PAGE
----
Over the past several months, I have written several times about biotech company Kindred Biosciences (KIN) and its unique business model. Kindred focuses on drugs for pets. There is no pure play company like it and, to be sure, big biotechs don't see the market as lucrative as making drugs for human beings.
So Kindred is out on its own, focusing on a market that I believe is poised to grow immensely. Today, just about anything that can be made for a pet is being made. Whole Foods (WFM) now sells organic pet food and all-natural grooming products. Organic food still remains a premium category for many consumers, yet many pet owners will pay a lot more to make sure Fido is eating only the best.
So it makes sense that there should be a class of drugs to help pets recover from today's debilitating diseases. Kindred is that company. However, the company was dealt with a setback last week. A pivotal test for one of its leading drugs, CereKin, turned out negative and so the study was ceased. (CereKin is a treatment for dogs suffering from pain and inflammation due to osteoarthritis.) The shares fell by more than 20% and are now trading around $10.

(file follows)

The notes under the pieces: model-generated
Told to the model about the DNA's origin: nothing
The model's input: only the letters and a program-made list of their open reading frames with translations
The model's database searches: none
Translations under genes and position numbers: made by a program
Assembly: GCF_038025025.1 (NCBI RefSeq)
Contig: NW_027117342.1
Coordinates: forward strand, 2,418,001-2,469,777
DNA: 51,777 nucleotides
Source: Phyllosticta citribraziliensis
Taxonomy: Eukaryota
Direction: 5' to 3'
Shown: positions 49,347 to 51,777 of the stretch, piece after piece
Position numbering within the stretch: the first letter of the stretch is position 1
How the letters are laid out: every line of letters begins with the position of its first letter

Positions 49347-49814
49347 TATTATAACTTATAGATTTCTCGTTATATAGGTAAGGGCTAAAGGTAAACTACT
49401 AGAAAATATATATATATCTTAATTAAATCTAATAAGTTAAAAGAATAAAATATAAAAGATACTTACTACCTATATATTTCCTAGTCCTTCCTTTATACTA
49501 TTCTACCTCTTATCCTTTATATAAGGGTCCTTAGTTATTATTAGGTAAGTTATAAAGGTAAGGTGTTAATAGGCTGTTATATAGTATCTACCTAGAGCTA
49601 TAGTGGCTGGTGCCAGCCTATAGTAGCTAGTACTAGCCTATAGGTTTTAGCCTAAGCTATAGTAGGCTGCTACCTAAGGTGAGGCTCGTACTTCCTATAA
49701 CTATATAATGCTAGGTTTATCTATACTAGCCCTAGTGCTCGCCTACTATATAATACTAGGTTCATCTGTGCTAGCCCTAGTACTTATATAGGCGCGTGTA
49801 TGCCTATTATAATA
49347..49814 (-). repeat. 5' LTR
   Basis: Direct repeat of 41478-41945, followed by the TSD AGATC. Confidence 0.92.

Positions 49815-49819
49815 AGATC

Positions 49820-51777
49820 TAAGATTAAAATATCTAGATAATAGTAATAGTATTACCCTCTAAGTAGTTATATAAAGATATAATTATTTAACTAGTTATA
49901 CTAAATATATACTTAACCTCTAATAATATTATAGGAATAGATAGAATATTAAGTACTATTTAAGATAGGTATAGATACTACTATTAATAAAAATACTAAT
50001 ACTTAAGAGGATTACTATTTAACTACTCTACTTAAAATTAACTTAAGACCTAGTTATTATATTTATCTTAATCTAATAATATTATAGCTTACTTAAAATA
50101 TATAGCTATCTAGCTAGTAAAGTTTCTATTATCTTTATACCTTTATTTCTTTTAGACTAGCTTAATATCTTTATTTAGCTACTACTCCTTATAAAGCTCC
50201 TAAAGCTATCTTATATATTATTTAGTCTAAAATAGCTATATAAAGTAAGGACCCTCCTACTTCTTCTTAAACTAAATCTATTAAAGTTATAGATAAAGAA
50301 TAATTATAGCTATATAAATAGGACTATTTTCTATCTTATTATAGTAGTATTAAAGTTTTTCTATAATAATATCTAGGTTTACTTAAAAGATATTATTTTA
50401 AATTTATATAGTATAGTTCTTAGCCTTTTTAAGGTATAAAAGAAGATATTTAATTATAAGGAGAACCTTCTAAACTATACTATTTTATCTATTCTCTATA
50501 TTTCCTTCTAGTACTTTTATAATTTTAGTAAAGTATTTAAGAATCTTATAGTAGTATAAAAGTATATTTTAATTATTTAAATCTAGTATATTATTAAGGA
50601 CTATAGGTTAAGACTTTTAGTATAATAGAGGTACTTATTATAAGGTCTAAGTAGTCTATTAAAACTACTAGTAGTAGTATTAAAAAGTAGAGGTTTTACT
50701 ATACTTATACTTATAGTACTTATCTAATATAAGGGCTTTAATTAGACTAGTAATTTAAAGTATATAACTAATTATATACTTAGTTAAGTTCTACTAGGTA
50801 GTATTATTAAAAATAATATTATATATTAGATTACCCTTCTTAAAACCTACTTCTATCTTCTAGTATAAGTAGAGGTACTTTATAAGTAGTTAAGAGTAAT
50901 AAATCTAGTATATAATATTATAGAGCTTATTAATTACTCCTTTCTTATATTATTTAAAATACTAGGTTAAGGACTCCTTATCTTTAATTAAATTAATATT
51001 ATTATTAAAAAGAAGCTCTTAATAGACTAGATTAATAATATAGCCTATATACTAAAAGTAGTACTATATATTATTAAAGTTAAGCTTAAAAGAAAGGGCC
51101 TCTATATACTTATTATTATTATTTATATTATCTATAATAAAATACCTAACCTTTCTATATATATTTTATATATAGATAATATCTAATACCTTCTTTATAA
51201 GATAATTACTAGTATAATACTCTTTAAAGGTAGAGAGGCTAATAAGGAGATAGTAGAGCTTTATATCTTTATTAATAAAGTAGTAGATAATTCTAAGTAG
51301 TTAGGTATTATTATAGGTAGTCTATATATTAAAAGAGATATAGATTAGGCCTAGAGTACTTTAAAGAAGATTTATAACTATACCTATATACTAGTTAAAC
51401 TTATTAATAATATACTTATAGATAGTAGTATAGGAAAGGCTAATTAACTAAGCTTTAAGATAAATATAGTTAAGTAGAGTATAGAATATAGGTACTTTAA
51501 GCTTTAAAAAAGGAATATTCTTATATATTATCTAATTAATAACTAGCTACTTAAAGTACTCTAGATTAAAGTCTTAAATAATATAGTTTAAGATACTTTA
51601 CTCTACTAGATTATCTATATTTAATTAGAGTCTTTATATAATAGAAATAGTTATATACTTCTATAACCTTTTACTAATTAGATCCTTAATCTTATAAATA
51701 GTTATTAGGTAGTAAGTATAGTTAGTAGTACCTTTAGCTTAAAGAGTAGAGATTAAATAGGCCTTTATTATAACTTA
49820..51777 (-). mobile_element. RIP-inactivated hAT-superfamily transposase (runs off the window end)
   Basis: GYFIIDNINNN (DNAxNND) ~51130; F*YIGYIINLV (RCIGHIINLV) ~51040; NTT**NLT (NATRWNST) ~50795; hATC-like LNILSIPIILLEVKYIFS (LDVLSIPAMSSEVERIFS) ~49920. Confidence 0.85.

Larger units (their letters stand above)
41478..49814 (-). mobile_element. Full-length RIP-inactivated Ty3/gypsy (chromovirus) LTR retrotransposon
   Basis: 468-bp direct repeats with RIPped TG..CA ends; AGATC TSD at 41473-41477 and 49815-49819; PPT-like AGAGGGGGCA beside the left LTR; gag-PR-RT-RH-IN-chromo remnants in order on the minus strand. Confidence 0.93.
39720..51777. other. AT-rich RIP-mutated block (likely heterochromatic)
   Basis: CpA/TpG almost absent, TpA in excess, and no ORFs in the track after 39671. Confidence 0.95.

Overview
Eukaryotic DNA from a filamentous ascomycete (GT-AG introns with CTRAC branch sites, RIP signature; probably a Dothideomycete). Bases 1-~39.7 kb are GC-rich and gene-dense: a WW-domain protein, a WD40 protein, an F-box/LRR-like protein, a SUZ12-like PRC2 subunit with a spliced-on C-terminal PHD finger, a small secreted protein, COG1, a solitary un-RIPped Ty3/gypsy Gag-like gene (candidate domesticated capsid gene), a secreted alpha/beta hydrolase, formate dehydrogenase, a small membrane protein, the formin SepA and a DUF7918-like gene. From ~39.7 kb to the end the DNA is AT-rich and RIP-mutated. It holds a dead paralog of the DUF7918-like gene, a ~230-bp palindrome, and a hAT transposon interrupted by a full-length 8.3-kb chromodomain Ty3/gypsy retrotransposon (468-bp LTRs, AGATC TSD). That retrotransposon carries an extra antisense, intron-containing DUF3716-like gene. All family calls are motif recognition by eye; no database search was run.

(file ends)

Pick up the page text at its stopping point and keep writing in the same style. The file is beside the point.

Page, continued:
In most cases when a biotech is dealt this blow on a human drug, the effect is nearly fatal. But Kindred has a unique business model. Instead of focusing on one blockbuster drug, the company takes a portfolio approach. All in, the company's total cash cost for CereKin was $4 million. That represents just a sliver of the company's $100 million cash coffer.
Kindred has several other drugs in its portfolio that are in the latter stages of approval cycle. The value proposition of what Kindred does is twofold. First, the cost to bring a new animal drug application (NADA) from the concept stage to marketing approval costs a fraction of what it would for a comparable human drug. Second, while it may take five or more years before a human drug is approved, it can take as little as two years for a NADA. This structure gives Kindred the ability to pursue more drug candidates, and to do so at a very attractive return on investment.
So while the CereKin news is certainly not what the company wanted to hear, the company's business model is "heads I win big, tails I lose little." Inevitably, Kindred will need to have some successes to move forward. With a deep portfolio of candidates, a low cost to commercialization and a short drug application cycle, the stock price decline has only made the upside that more appealing for patient investors.